More data helps to refine projected outcomes and improve the accuracy of forecasts.

Predictive analytics Using BI solutions with AI builtin, managers can see highly accurate forecasts of the future and evaluate clearly defined sets of recommendations to make wellinformed decisions based on scientific reasoning. AI technology recognises patterns, expands the knowledge base and discovers cause-and-effect relationships, using such insights to project the likely outcome or the next data point in the trend’s curve.

Automation Numerous routine or administrative tasks in a manufacturing plant can be automated, thanks to AI. Workflows can be established, which allow data points to trigger reactions, signal notices, create reports, flag instances for review, place re-orders, dispatch crews, reserve parts and update batch schedules or recipe formulations based on seasonal availability or the quality of ingredients — for example, the sweetness of fresh berries may mean less sugar should be added.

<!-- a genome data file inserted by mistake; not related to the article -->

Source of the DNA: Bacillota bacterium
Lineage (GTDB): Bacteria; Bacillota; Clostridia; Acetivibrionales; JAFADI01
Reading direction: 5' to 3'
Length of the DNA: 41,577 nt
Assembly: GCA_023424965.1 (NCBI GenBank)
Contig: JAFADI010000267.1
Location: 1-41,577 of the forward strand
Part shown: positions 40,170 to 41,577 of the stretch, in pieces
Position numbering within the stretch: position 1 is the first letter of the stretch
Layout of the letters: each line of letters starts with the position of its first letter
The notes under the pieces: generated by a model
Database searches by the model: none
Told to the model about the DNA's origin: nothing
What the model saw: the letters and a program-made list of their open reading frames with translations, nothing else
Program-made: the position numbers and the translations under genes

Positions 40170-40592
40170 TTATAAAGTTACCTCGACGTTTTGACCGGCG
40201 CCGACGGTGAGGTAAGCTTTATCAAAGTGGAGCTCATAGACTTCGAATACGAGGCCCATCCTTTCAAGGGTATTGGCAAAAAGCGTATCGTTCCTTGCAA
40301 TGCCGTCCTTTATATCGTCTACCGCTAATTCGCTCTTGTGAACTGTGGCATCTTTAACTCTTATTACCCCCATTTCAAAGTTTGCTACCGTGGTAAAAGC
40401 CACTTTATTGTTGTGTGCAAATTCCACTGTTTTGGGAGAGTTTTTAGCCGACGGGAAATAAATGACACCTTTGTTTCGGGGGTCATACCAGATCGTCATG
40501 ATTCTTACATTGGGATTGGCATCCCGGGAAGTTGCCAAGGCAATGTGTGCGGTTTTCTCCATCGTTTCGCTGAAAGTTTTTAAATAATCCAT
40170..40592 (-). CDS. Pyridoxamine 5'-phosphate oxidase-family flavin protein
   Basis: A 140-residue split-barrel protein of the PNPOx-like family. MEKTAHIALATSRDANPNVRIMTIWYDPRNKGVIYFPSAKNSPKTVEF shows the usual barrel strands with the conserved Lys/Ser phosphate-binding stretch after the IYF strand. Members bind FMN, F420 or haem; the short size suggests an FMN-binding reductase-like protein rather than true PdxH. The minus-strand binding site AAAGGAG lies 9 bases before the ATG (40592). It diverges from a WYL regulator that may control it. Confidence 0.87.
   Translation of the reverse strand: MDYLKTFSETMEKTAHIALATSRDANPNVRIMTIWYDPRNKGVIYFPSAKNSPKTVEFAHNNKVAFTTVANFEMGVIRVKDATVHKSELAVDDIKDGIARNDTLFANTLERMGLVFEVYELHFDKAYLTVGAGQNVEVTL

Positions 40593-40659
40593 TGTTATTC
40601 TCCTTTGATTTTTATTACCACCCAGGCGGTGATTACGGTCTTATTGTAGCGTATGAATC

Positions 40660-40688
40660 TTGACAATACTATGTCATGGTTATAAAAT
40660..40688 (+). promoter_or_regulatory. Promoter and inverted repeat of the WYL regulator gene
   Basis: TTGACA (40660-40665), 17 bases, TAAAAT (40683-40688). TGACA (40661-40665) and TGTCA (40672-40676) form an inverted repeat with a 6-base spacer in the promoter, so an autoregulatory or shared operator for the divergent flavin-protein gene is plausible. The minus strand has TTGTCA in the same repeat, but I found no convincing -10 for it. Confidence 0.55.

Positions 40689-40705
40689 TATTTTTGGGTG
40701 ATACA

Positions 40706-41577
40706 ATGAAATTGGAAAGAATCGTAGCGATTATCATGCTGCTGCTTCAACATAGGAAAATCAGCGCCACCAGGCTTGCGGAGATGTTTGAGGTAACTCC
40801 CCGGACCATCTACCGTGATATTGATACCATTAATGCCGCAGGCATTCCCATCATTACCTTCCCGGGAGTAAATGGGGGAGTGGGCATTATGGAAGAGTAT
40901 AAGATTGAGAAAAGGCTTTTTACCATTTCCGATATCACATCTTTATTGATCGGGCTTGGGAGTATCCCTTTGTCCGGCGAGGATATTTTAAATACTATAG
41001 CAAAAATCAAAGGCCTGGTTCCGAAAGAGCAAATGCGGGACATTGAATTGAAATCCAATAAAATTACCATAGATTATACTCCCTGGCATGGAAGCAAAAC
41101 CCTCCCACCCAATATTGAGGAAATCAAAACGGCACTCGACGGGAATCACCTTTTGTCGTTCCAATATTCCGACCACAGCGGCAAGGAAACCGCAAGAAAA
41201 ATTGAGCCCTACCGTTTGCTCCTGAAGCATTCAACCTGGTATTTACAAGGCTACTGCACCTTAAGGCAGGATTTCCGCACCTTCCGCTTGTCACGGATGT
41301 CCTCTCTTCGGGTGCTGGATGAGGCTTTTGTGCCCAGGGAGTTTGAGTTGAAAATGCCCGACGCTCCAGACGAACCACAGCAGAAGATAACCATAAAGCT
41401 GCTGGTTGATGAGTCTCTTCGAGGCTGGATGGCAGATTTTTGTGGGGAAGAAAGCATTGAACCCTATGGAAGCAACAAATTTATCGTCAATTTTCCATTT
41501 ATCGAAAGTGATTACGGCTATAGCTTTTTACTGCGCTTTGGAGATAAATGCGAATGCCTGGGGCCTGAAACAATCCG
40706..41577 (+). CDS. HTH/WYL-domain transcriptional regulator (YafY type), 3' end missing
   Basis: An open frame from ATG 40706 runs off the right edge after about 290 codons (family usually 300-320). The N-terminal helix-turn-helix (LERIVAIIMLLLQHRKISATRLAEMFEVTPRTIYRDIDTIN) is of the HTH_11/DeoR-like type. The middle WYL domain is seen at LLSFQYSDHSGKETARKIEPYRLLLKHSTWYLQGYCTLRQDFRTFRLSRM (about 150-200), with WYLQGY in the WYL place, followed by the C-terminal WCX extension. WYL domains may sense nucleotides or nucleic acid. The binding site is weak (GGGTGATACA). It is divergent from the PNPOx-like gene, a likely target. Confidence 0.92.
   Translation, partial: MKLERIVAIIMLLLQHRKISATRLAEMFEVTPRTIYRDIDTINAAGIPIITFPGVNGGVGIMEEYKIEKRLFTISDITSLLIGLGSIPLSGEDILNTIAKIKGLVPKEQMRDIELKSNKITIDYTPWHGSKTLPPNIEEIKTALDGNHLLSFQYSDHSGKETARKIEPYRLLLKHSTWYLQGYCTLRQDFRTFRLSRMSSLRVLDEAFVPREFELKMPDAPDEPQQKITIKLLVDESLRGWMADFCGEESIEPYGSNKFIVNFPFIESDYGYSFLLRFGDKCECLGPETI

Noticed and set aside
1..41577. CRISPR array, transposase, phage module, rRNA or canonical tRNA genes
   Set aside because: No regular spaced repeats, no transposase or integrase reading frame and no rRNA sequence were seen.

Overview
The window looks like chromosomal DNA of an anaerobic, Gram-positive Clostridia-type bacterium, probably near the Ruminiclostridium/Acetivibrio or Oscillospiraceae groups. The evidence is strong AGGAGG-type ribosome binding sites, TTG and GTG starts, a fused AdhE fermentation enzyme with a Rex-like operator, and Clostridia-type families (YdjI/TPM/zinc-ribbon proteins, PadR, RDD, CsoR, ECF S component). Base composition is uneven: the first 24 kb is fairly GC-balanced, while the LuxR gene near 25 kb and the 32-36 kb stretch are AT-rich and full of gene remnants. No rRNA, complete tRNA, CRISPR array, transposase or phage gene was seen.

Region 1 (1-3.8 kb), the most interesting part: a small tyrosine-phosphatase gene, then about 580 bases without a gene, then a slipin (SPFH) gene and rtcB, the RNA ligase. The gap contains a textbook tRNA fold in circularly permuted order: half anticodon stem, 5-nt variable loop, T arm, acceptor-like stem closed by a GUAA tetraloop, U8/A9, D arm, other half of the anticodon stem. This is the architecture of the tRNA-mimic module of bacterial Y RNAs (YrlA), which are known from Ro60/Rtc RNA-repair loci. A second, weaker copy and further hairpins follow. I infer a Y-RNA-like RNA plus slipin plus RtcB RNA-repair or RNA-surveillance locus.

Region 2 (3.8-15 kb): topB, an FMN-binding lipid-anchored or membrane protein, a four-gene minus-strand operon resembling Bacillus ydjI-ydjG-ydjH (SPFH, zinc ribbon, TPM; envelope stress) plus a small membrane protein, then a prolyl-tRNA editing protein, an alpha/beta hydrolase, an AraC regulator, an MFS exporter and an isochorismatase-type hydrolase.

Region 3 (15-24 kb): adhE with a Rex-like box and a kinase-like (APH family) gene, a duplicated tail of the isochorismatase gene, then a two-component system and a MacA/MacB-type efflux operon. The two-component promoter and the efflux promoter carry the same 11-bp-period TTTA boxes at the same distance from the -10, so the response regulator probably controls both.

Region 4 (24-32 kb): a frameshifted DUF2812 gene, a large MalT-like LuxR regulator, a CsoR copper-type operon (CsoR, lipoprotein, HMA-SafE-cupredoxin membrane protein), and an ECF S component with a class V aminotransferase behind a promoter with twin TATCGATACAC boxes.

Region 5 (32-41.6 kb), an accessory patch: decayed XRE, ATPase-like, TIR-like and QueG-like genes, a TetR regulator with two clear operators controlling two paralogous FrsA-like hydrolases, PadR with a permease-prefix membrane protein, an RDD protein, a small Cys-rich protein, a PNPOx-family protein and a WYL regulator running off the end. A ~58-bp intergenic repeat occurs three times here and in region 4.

Obstacles to overcome The term AI can make workers cringe as they envision a future in which machines run themselves and robots methodically execute the activities needed without a human in sight. It is true that in some industries the need for manual labour is reduced, but overall humans will still play an essential role in operations — and that will likely be the case for decades. In the current world of manufacturing, skilled workers are more important than ever. False assumptions and fear of AI technology can get in the way of making improvements and hinder the move toward modern applications. For instance, workers may assume that implementing new technology translates to reductions in headcount. Technicians, engineers, logistics experts, and data scientists may — wrongfully — assume that a career in

manufacturing is short-term and soon to be replaced by technology. Such fears could deter the next generation of skilled workers from even considering jobs in the manufacturing sector. According to a survey by Constellation Research, 80 per cent of organisations say they do not currently possess the human capital necessary to implement AI projects, while only 14 per cent of executives say that their current staff is sufficient. Moreover, 40 per cent of these executives reported that they will need to make significant talent acquisitions to support their AI projects.